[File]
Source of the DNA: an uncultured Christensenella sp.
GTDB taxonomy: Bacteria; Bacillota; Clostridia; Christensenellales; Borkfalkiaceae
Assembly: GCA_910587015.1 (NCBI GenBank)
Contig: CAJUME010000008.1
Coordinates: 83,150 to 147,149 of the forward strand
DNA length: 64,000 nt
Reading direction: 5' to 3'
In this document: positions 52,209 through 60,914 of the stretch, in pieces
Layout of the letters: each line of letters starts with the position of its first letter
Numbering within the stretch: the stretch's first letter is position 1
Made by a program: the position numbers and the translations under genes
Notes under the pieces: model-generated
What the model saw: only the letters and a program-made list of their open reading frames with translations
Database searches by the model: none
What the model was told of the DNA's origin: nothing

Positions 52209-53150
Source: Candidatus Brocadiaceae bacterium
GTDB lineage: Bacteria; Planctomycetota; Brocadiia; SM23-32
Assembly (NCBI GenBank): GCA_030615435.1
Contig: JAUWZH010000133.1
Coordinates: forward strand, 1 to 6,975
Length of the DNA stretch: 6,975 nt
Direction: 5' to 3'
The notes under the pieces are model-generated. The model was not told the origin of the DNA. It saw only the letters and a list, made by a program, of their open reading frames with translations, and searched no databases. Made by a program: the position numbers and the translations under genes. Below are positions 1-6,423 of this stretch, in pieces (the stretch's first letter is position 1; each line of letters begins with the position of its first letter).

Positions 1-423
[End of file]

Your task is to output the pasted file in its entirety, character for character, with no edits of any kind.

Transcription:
Source of the DNA: an uncultured Christensenella sp.
GTDB taxonomy: Bacteria; Bacillota; Clostridia; Christensenellales; Borkfalkiaceae
Assembly: GCA_910587015.1 (NCBI GenBank)
Contig: CAJUME010000008.1
Coordinates: 83,150 to 147,149 of the forward strand
DNA length: 64,000 nt
Reading direction: 5' to 3'
In this document: positions 52,209 through 60,914 of the stretch, in pieces
Layout of the letters: each line of letters starts with the position of its first letter
Numbering within the stretch: the stretch's first letter is position 1
Made by a program: the position numbers and the translations under genes
Notes under the pieces: model-generated
What the model saw: only the letters and a program-made list of their open reading frames with translations
Database searches by the model: none
What the model was told of the DNA's origin: nothing

Positions 52209-53150
Source: Candidatus Brocadiaceae bacterium
GTDB lineage: Bacteria; Planctomycetota; Brocadiia; SM23-32
Assembly (NCBI GenBank): GCA_030615435.1
Contig: JAUWZH010000133.1
Coordinates: forward strand, 1 to 6,975
Length of the DNA stretch: 6,975 nt
Direction: 5' to 3'
The notes under the pieces are model-generated. The model was not told the origin of the DNA. It saw only the letters and a list, made by a program, of their open reading frames with translations, and searched no databases. Made by a program: the position numbers and the translations under genes. Below are positions 1-6,423 of this stretch, in pieces (the stretch's first letter is position 1; each line of letters begins with the position of its first letter).

Positions 1-423